There was a young curate whose brain
Was deranged from the use of cocaine
He lured a small child
To a copse dark and wild
Where he beat it to death with his cane
Welcome to the perfidious pen of author-illustrator-playwright Edward Gorey, who for five decades has drawn those slender hardcover volumes that detail the lives and loves of pedophiles, adulterers, the undead, the homicidal, and various nameless, inhuman, but often not-quite-monstrous monstrosities. Harcourt Brace has scheduled an October release for Gorey's newest book, The Headless Bust, a series of musings on the millennium. Meanwhile, the reclusive Gorey sews dolls and stages musical cabaret puppet shows at his theater in Cape Cod, cheerfully refusing to confirm or deny the persistent rumor that he has been dead for years.
Dallas' Our Endeavors Theater Company has undertaken its own form of flattery with a full-scale production of Gorey Stories, Stephen Currens and David Aldrich's musical based on 18 different tales and poems by the nasty narrator. But director Scott Osborne, working with Dallas scenic designer George Miller for this production, says he and the artists have conscientiously steered clear from a mimicry that would be "rote."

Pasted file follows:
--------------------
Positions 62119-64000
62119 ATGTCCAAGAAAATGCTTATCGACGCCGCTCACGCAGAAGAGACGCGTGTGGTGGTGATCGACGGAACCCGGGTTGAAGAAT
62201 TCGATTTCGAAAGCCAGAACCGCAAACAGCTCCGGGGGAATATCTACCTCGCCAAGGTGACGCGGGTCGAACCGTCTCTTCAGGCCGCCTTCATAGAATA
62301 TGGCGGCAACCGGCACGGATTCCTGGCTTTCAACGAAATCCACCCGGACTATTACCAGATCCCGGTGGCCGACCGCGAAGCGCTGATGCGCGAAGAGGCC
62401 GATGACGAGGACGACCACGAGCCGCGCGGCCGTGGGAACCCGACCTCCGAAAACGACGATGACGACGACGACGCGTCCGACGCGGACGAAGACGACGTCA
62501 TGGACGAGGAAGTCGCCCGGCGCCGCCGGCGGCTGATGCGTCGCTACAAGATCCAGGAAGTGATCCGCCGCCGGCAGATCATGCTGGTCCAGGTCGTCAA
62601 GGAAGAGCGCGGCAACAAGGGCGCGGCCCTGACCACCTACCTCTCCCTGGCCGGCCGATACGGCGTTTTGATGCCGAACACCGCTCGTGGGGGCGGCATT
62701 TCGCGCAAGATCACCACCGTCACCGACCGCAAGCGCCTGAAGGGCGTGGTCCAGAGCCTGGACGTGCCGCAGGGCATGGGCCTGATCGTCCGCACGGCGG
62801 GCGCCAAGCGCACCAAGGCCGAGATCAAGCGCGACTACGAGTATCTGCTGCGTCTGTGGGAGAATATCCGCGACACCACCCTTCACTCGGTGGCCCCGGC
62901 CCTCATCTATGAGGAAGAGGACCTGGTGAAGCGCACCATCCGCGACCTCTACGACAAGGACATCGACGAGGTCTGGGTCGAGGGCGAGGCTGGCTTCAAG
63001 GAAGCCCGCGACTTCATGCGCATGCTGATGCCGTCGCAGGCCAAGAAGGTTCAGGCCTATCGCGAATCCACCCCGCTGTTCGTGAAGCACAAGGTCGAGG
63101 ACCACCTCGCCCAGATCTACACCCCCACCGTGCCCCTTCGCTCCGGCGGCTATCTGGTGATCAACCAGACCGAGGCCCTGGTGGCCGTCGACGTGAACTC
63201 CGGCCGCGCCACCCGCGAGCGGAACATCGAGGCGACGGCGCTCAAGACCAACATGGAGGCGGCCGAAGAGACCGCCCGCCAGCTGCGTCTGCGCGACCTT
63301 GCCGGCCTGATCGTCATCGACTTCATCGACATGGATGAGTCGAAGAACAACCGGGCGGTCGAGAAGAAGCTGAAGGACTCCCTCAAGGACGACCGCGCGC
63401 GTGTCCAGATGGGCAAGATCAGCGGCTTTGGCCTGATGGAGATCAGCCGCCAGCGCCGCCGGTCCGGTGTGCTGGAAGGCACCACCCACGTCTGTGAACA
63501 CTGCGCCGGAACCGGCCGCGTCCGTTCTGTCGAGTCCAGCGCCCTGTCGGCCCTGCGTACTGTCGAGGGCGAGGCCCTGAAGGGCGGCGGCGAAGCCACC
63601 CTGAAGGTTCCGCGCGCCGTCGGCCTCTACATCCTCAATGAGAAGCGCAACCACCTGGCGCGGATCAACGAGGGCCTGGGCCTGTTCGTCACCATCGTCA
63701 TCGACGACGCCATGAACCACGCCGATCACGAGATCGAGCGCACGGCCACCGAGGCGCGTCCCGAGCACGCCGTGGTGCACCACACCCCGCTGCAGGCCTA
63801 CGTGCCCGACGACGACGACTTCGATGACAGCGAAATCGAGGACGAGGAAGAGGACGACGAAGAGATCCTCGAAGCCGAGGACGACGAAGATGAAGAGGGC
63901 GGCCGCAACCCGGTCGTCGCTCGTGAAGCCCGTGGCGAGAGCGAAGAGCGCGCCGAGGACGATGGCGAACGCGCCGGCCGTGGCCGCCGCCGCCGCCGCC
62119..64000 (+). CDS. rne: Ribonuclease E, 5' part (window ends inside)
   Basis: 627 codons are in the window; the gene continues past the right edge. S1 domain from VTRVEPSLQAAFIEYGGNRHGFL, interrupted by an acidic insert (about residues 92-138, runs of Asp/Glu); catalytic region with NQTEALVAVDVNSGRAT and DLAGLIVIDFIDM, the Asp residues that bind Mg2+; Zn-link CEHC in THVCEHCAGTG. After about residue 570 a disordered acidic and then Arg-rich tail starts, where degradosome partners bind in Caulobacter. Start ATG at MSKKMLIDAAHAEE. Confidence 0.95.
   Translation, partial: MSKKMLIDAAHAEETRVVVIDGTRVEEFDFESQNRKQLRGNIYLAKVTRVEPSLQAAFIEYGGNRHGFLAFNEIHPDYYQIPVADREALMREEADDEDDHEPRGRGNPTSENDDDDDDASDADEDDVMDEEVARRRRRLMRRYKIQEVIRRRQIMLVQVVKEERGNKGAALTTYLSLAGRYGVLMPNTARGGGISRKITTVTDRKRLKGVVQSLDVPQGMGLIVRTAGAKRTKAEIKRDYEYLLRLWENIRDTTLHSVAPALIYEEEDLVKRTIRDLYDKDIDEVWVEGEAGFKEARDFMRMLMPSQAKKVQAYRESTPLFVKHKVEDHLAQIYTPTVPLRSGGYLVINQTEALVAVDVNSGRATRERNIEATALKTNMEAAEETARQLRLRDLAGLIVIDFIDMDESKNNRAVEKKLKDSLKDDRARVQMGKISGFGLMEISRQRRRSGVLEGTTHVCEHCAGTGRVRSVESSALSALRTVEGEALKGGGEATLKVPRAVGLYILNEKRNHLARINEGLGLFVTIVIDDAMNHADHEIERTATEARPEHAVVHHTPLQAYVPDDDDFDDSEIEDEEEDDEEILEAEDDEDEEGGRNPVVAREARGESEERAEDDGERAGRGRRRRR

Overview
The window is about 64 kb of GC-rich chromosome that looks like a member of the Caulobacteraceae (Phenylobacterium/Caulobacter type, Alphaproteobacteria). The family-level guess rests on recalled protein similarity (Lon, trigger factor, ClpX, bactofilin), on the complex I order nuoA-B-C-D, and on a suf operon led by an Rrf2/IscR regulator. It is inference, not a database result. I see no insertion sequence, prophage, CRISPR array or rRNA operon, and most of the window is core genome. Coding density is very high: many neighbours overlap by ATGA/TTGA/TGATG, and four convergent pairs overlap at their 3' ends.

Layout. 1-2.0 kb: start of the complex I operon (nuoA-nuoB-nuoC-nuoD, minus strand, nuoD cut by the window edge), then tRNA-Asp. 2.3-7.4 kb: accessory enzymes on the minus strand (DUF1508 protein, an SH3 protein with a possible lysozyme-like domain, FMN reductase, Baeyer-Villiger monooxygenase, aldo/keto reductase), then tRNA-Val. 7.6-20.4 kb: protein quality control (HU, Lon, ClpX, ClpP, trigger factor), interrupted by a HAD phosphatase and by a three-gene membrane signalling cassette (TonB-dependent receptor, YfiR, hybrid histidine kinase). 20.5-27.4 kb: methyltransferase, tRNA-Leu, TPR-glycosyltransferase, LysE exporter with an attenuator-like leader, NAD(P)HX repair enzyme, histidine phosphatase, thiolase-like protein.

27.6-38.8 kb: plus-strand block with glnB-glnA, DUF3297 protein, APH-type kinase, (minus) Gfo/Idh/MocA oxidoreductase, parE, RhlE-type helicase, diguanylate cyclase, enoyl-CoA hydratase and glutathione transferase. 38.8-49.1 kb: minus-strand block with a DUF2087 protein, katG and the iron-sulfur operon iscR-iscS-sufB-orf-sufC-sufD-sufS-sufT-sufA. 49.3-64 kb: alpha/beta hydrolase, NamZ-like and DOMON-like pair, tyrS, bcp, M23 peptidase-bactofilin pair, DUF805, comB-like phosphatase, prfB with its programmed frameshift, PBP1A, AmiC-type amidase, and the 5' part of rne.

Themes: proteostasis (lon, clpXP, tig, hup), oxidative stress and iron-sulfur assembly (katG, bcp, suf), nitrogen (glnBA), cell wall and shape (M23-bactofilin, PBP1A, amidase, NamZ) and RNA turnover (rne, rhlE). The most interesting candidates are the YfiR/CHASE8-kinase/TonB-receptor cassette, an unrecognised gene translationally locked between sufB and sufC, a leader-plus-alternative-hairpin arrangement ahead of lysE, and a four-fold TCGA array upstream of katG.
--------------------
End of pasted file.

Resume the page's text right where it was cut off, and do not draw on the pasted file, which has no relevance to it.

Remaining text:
"If we were just going to ape Edward Gorey's style, it would be demeaning to everyone, especially Gorey," Osborne says. "I met with George about visual style, and then the actors and I looked at the drawings -- how can you ignore them? -- and then set them aside. We knew we'd have to toss the Gorey fans a bone here and there, of course, but we wanted the acting style to spring from our own vision of the stories. Above all, I wanted to make it a spectacle -- very funny and very grim."
Our Endeavors is also hosting, along with the Deep Ellum Center for the Arts, an art show alongside the performance called Goreality, with more than 30 lithographs and original drawings flown in from New York and San Francisco. Noting that the actors will be accompanied live by a cellist, keyboardist, and pianist, Osborne claims that despite Edward Gorey's reputation for blithe cruelty and merry misanthropy, Gorey Stories is the closest thing to "family entertainment" that Our Endeavors may ever undertake.